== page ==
In 1965 artists got their first major call to service when Cesar Chavez’s Farm Workers Association joined the Delano grape strike initiated by Filipino workers and became the United Farm Workers (UFW). An unprecedented number of urban Mexican Americans supported the strike, thus accelerating the transition of a labor movement into what became the Chicano civil rights movement. “It had a startling effect on the Mexican Americans in the cities; they began to rethink their self-definition as second-class citizens and to redefine themselves as Chicanos.”
– Tere Romo “Points of Convergences: The Iconography of the Chicano Poster” in Just Another Poster? Chicano Graphic Arts in California (2001) edited by Chon A. Noriega
Sun Mad (1982), Ester Hernandez
Within a Chicano context, the issue of belonging and ownership in relation to land is evoked through the idea “Aztlán”. Aztlán names the mythic homeland of the Aztecs before their migration to the high vallery of central Mexico. It was introduced to Chicano thought with “El Plan Espiritual de Aztlán”, drafted in March 1969 for the Chicano Youth Conference held in Denver, Colorado.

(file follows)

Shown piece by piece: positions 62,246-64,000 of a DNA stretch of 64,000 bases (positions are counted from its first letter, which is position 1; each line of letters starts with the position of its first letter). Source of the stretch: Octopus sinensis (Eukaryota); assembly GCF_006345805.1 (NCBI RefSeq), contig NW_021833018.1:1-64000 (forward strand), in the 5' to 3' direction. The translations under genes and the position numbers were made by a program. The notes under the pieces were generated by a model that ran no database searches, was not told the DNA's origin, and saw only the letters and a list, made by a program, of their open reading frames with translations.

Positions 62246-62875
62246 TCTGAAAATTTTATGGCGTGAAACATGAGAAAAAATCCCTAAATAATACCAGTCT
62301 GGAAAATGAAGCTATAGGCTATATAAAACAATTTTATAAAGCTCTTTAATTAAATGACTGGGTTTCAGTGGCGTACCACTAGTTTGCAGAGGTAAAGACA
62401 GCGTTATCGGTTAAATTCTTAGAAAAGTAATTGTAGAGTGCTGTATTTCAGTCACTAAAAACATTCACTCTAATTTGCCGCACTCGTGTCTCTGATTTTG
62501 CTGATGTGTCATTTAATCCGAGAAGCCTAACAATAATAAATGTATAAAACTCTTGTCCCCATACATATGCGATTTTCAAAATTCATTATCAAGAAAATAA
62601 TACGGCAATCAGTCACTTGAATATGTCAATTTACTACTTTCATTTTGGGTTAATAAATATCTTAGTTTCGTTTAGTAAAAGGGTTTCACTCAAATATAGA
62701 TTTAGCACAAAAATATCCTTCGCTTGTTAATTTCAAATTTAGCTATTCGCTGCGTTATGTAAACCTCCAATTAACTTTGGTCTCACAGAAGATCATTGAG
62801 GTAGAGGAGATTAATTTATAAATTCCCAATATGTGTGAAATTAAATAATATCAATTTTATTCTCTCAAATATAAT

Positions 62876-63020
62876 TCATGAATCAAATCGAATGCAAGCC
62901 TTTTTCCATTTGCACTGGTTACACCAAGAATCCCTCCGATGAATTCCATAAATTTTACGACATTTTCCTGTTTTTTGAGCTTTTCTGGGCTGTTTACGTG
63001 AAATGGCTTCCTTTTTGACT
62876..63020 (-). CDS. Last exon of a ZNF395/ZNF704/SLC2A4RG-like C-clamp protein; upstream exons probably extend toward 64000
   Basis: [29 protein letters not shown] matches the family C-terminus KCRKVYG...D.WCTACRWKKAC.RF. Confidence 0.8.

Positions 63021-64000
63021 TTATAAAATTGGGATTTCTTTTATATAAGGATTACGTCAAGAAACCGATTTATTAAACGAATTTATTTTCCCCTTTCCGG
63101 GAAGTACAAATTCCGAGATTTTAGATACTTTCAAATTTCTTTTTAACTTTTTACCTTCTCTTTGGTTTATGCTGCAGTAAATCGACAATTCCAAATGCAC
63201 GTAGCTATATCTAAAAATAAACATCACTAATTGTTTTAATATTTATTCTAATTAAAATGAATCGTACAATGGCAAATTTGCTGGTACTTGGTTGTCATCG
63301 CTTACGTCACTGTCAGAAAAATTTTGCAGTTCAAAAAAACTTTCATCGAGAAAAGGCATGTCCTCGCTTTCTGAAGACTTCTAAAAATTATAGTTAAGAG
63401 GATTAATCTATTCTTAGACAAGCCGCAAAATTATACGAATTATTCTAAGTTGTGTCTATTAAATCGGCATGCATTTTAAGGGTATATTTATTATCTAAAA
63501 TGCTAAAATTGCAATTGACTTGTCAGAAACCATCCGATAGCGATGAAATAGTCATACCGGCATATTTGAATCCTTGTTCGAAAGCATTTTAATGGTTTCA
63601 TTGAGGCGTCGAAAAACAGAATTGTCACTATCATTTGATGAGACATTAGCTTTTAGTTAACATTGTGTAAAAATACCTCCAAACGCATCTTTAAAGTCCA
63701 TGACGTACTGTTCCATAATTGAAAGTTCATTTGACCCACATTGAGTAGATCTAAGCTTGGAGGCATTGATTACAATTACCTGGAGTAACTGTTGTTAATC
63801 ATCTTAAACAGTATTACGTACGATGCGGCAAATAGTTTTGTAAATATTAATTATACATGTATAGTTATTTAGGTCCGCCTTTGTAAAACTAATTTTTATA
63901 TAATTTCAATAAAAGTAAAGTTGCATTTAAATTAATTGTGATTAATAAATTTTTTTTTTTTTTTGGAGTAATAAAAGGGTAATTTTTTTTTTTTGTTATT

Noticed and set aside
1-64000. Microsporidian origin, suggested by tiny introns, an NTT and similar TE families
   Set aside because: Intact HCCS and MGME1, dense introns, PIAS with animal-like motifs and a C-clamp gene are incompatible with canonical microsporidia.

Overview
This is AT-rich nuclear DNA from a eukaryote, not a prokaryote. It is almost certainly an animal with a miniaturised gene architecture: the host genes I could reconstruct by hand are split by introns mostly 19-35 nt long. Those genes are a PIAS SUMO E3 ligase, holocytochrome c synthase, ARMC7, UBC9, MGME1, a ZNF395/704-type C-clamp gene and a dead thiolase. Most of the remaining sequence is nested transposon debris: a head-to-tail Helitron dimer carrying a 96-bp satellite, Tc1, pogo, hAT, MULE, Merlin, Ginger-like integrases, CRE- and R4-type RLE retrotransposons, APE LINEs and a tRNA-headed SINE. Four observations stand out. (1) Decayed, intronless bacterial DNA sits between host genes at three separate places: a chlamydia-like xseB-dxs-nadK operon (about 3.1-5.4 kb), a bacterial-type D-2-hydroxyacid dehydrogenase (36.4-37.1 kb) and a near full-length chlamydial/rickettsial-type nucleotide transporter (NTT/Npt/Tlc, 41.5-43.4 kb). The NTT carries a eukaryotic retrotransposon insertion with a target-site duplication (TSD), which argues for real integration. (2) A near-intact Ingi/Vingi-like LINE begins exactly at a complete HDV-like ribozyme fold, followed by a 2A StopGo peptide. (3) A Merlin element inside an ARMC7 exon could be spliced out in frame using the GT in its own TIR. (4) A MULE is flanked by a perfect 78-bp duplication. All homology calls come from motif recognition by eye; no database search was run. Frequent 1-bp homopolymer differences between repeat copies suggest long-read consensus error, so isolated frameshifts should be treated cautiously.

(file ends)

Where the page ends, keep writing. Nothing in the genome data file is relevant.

As a mythic homeland, Aztlán grants a prior claim to the land Chicanos occupy. This leads to the popular saying, “We didn’t the border. The border crossed us”.
– “Remapping Chicano Expressive Culture” by Rafael Pérez-Torres in Just Another Poster? Chicano Graphic Arts in California (2001) edited by Chon A. Noriega
“… the idea of Aztlán allows one to form solidarity with a number of national and international social struggles for justice. Aztlán comes to represent on a symbolic level another type of reclamation, one underscored by the “queering” of iconic figures by de Batuc and Hernández. Morago writes, ‘For immigration and native alike, land is … the factories where we work, the water our children drink, and the housing project where we live. For women, lesbians, and gay men, land is that physical mass called our bodies. Throughout las Americas, all these ‘lands’ remain under occupation by an Anglo-centric, patriarchal, imperialist United States’.
Chicano expressive culture often relies on evoking the many meanings of land in order to grasp the numerous ways sociopolitical power and personal identity intersect. Chicano consciousness has emerged from the recognition that the circulation of power manifests itself in the circulation of the body through social institutions like school, prison, and the workplace.”
– “Remapping Chicano Expressive Culture” by Rafael Pérez-Torres in Just Another Poster?
Vietnam Atzlán (1973), Malaquias Montoya